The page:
Colorado outfielder Carlos Gonzalez is the "real deal."
Philadelphia, PA (Sports Network) -
There is more than one way to be a fantasy superstar. Albert Pujols is a fantasy stud because while it takes a top pick to get him, he's more reliable than the United States Postal Service.
But you can also be a fantasy star if you play well above what fantasy owners expected from you back in April. Of course, you have to produce for more than the first three months, so today we will evaluate some of the fantasy "superstars" of the first half to see if they can continue at their new production level.
Since we don't have any questions about whether Pujols and those like him can continue to produce, I'll be concentrating on the unexpected first half producers. None of the players listed below were drafted before the 10th round and most were selected after the 16th round.
Lets look at them a little closer.
Colorado outfielder Carlos Gonzalez is the "real deal." He showed the rare combination of power and speed over the second half of 2009 and has continued into 2010. Combine his talents with the spacious outfield of Coors Field and you have a future batting title contender. Don't even think about trading him in a keeper league or you'll regret it for many years to come.
Alex Rios started the season in amazing fashion, but he has definitely cooled off the past few weeks hitting only one homer in the past 17 games. His batting average is also falling fast. Since his OPS historically drops 56 points in the second half, this week's All-Star break would be the perfect time to send him packing to an owner who hasn't done his due diligence.
I thought the "Fountain of Youth" was somewhere in Florida, but it looks like Vladimir Guerrero has discovered its whereabouts in Arlington. He's playing like a 30-year-old instead of the 35-year-old, 15-year veteran with bad knees that we know he is. Enjoy the ride, but remember he hasn't played more than 100 games since 2008.
Adrian Beltre is finally away from all those "pitcher-friendly" parks he was playing in and is having a great year in Fenway. Surrounded by a lot of fantastic hitters, Beltre will continue to shine the rest of the way and unless you are overwhelmed with an substantial offer, keep him.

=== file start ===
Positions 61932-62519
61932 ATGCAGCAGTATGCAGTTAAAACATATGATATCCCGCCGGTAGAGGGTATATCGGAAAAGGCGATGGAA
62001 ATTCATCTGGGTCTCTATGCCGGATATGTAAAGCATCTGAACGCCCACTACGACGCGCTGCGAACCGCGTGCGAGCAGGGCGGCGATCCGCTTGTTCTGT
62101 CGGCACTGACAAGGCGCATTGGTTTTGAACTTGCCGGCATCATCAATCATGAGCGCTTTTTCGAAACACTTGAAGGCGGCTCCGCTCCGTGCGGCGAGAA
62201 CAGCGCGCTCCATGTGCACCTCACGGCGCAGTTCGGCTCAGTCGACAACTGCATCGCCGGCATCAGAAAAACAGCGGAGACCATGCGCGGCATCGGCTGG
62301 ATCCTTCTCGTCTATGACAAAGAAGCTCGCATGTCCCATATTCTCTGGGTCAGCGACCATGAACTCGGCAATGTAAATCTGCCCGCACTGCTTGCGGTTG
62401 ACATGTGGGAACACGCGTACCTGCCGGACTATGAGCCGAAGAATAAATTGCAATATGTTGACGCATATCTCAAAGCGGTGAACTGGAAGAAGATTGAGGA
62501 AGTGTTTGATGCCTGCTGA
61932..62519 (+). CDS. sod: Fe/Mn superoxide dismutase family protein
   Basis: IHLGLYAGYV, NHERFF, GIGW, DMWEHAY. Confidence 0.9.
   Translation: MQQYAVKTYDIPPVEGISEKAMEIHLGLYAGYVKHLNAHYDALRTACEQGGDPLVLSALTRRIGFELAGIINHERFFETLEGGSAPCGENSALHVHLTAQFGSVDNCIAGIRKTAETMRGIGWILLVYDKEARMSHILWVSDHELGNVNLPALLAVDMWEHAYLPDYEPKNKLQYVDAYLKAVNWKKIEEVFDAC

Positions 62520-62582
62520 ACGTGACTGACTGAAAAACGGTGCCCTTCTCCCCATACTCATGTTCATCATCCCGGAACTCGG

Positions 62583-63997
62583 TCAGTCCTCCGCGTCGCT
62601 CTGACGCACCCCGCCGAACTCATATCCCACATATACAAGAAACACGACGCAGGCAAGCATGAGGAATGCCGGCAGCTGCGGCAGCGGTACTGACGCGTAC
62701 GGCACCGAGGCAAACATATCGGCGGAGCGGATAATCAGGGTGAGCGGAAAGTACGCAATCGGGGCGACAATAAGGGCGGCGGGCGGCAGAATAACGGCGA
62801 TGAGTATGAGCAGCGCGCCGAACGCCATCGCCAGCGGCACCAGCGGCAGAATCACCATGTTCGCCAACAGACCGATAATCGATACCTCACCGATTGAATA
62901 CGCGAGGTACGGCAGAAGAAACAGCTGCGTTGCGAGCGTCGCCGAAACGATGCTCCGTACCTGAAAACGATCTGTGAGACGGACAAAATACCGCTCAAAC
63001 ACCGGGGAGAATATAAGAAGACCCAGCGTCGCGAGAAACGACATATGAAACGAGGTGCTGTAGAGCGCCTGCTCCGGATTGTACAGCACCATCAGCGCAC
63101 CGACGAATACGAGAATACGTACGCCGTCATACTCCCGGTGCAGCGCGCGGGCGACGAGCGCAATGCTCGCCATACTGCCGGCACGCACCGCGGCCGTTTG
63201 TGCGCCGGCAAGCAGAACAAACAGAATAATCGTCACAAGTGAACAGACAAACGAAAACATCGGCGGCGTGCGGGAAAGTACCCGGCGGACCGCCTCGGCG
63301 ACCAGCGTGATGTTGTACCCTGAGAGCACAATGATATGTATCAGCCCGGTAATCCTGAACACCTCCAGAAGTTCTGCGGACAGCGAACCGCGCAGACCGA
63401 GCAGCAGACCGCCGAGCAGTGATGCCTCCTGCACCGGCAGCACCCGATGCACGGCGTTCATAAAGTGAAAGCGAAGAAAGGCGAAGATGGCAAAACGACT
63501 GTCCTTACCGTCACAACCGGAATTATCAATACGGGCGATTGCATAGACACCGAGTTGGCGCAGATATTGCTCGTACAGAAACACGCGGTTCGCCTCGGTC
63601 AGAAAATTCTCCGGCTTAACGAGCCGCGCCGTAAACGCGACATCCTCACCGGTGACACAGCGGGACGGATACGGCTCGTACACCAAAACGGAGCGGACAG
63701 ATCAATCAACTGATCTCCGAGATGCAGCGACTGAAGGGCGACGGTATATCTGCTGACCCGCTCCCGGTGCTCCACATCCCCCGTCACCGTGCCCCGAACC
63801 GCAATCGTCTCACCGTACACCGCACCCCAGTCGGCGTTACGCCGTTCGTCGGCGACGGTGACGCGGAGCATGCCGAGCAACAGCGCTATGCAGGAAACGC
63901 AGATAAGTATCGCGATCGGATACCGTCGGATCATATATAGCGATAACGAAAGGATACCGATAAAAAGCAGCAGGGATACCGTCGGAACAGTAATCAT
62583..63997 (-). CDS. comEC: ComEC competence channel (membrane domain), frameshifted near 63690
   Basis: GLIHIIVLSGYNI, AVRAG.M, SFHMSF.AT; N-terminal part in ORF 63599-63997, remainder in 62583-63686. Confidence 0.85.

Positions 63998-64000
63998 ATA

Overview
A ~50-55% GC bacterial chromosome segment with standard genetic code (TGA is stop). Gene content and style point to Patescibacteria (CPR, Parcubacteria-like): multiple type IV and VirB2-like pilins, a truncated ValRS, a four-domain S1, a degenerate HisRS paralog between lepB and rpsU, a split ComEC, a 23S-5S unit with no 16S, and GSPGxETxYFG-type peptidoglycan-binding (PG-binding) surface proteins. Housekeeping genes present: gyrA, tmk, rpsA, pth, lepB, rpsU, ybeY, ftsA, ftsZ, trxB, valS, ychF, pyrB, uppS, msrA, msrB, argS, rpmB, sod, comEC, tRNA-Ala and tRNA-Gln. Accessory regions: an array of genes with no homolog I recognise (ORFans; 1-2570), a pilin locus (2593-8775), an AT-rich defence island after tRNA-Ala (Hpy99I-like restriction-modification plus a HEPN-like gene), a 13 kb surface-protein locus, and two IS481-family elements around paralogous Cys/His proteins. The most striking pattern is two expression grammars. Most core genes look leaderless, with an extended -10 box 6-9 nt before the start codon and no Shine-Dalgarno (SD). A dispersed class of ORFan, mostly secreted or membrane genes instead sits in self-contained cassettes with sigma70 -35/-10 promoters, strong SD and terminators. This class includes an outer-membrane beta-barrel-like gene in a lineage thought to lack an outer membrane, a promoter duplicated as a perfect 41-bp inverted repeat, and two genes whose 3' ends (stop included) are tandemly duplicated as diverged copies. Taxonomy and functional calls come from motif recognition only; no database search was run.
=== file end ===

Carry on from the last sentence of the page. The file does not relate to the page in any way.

Paul Konerko's name has been on the trading block of late and it may be affecting his hitting. He's batting a solid .299, but hasn't hit a homer in 11 games and those power numbers are the major reasons the first baseman should be on your roster, or want him on your roster. My advice is to wait until after the trade deadline and you will probably see that power return.
Cincinnati Reds' third baseman Scott Rolen has been great so far this season, giving fantasy owners much more than they could have expected, but I believe he is tiring. After all, he's already played 78 games this season and because of injuries, that's almost as much as he's been used to playing over the past four years. Don't forget, he's hitting just .225 over the past two weeks! Perhaps the break will be enough to rejuvenate him, but I believe now would be a good time for a trade while he's still near his peak value.
Did you know that Martin Prado leads the majors in base hits? Not only that, he's hitting for power too, with an OPS of .863, fourth-best among second basemen. Not bad for a 24th-round selection, or more likely a free agent pickup. Prado is a keeper.
If Brett Gardner could keep his OPS over the .800 mark for the entire season, then he'd be an excellent value given the production he'll give you in the stolen base category. However, I believe his "power" is a mirage. Add in a career second-half OPS of just .636 and now is the time to "sell."
San Francisco 1B/OF Aubrey Huff has been the Giants best hitter this season. Unfortunately, he hasn't had much competition for that "title" but his .294 batting average and 17 home runs are more than almost anyone predicted back in April. Not bad for a player who was an afterthought on Draft Day (ADP 347). Historically, he's been a second-half hitter, so keep running him out there every day.
I really like what Angel Pagan has done for the Mets, but all indications are that when Carlos Beltran returns, it will be Pagan who loses a lot of playing time. Too bad because Pagan has been the Mets best outfielder this season. Unfortunately, we're not managing the Mets, so all you can do is hide him on your bench for next year in keeper leagues or trade him while he still has value in single-season leagues.